Ian Bremmer (right) and former US Ambassador to NATO Ivo Daalder (left).
As tensions between Russia and NATO continue to escalate, Ian Bremmer and former US Ambassador to NATO Ivo Daalder discuss on GZERO World the perspective of non-Western countries, which are walking a complicated geopolitical tightrope between the two sides.
Nations like India, Brazil and South Africa have a strong diplomatic and economic ties to both Russia and the West. They're being put in a difficult position of condemning the war in Ukraine without supporting Western-led sanctions, which are creating high fuel prices and rising inflation for their own citizens.
Ivo Daalder said in this conversation:
“Now, there is of course an enormous difference between the way the collective West feels about Putin and everyone else feels about the West, everyone else feels about Russia, feels about the war. I mean India is a strong member of the Quad, partner in many ways of the West, but their relationship with Russia is virtually identical to China's relationship with Russia. South Africa's perspective is very aligned. Brazil, Mexico.
“So I mean, as soon as you get out of the collective West, suddenly it's not talk about war crimes. It's not talk about Ukraine has to be redressed no matter what. It's, "These sanctions are hurting us, we need to keep doing business with the largest country geographically in the world with all their resources, and you guys are hurting us."
“What do we do about that? It's a real problem. And I think people in the White House and in the chancelleries and the Elysees and other places are spending a lot of time thinking about, how do we change not only the narrative, because the narrative is important, and clearly the Russians were very good at saying, "Everything that you're suffering as a consequence of this war, higher fuel prices, less food and therefore higher food prices, and everything else came from it is because of the sanctions that the West has inflicted," as opposed to, "Well, wait a minute, why did these sanctions get inflicted and imposed in the first place?"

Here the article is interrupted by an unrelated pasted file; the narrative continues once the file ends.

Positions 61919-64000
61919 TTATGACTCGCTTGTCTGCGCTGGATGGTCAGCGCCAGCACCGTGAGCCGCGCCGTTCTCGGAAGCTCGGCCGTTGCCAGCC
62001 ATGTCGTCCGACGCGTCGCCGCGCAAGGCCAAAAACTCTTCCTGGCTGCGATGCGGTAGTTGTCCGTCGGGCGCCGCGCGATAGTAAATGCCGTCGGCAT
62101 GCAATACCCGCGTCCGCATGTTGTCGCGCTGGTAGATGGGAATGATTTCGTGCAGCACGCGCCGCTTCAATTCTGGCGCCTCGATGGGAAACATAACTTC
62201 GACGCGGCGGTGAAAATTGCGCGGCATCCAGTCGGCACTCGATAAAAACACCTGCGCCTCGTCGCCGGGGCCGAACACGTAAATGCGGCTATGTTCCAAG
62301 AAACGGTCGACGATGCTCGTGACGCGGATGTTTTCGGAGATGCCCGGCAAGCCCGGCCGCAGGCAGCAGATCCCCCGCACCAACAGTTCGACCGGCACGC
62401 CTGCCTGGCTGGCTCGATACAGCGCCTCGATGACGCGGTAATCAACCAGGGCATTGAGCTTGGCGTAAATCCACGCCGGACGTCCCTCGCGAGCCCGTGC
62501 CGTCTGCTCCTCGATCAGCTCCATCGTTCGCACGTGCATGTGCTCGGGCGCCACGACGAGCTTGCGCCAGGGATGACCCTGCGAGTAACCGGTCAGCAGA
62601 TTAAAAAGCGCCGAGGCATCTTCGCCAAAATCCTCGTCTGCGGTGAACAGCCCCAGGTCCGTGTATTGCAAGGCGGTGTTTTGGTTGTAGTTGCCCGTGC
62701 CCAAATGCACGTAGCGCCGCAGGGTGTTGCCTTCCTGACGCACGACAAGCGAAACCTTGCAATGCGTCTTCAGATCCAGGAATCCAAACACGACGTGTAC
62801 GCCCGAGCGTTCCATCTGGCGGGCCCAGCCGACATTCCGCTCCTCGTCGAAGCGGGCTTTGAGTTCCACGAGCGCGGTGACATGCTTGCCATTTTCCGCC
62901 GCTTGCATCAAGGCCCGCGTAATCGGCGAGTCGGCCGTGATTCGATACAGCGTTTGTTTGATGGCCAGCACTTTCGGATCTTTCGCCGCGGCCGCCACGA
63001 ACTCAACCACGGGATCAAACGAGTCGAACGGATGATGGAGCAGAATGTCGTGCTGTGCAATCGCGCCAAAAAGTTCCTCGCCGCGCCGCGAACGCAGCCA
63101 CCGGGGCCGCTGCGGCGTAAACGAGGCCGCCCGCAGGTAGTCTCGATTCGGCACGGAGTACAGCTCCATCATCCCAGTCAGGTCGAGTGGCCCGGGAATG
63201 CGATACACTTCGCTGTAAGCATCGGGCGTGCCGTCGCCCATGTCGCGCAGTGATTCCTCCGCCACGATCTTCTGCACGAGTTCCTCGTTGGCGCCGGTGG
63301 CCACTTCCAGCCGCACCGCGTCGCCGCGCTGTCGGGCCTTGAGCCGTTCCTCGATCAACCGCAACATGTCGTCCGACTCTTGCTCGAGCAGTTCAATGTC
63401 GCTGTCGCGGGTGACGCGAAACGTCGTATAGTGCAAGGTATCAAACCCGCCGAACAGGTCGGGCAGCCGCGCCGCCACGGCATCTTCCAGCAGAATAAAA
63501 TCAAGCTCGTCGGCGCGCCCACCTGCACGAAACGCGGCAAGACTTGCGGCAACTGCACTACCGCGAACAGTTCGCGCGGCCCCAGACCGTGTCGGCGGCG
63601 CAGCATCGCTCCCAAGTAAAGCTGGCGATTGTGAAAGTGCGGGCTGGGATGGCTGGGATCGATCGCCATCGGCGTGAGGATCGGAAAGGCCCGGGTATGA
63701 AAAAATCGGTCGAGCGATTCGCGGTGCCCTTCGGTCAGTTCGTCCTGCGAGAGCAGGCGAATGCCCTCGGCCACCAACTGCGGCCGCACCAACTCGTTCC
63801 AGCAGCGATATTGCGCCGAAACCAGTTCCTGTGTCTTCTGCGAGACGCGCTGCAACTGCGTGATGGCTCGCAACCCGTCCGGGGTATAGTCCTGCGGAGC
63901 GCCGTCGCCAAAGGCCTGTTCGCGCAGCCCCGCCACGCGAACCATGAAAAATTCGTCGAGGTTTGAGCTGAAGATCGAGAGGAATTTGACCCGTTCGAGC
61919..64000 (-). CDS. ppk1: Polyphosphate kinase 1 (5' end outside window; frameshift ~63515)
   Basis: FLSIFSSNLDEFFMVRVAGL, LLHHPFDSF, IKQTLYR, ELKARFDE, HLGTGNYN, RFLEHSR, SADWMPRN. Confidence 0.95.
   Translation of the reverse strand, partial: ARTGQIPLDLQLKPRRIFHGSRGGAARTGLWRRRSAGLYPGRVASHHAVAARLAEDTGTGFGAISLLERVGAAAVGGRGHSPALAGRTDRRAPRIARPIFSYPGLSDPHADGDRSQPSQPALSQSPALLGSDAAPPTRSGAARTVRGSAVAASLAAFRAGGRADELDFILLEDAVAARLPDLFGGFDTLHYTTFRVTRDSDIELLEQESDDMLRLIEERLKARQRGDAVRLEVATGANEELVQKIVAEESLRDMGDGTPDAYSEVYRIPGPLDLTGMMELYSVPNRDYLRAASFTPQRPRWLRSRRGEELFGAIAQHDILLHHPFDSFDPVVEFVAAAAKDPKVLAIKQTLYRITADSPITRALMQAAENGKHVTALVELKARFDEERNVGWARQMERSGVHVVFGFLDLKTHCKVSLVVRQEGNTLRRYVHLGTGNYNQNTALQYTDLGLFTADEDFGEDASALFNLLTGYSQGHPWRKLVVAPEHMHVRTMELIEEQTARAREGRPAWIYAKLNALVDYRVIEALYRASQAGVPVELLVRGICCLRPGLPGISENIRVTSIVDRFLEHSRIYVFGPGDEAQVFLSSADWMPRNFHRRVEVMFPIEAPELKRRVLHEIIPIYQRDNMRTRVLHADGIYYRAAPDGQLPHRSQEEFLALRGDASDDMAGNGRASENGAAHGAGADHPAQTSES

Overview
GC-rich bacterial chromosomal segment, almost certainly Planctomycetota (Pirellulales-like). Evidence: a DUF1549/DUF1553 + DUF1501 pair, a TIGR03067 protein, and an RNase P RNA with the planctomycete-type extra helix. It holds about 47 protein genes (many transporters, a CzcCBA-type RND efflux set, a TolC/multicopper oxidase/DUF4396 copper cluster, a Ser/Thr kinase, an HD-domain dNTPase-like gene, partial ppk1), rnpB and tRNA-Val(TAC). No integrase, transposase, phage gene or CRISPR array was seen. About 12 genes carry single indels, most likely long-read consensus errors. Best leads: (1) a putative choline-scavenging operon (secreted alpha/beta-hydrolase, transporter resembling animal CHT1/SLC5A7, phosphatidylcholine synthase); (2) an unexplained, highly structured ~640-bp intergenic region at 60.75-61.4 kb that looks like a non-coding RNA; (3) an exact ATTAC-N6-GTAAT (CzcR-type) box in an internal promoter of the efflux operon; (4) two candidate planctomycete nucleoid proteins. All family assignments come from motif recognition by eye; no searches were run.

“And I think the West sort of believing that, because they had a pretty darn good vote in the UN General Assembly, 140 plus countries condemning the invasion, but not in supporting the sanctions. They thought, "Well, everybody of course understands this is terrible thing and we have to do something. We're not going to war directly. So therefore we are imposing sanctions. And, by the way, we will allow, of course, food and other agricultural products to be exported."
“And in fact, that is the reality. The reality is when you're the man or a woman on the street in Brazilia or in Johannesburg or, frankly, in Delhi and your fuel and food prices have gone up, you're gonna say, "Wait a minute, where's the problem here? It must be the West. It's not Russia." And so trying to figure out a way to start talking about this in a different way is one part of it.
“And there is a question, at what point does military confrontation start to compete more effectively with diplomatic engagement?
“After all, this war, at a low intensity point, it started in 2014. It's been going on for almost nine years...”
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